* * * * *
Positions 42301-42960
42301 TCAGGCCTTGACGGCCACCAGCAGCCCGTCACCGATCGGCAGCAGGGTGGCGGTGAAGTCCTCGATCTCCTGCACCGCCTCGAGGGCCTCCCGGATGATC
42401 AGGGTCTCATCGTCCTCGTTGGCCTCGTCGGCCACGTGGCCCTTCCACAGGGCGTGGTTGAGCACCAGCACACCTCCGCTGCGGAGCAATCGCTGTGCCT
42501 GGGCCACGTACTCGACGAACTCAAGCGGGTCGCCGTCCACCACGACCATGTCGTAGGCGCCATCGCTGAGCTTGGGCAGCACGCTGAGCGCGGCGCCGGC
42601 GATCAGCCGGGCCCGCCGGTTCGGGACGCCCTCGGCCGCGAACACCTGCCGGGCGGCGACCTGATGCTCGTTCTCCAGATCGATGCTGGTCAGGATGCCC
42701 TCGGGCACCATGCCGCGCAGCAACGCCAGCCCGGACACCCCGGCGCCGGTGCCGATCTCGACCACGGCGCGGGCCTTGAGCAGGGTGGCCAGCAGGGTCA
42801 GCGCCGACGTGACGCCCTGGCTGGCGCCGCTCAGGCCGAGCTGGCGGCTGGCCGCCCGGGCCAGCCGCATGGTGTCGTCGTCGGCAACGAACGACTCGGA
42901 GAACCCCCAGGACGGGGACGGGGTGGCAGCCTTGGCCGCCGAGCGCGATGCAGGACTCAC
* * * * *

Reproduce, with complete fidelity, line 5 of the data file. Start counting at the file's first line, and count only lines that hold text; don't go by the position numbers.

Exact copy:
42601 GATCAGCCGGGCCCGCCGGTTCGGGACGCCCTCGGCCGCGAACACCTGCCGGGCGGCGACCTGATGCTCGTTCTCCAGATCGATGCTGGTCAGGATGCCC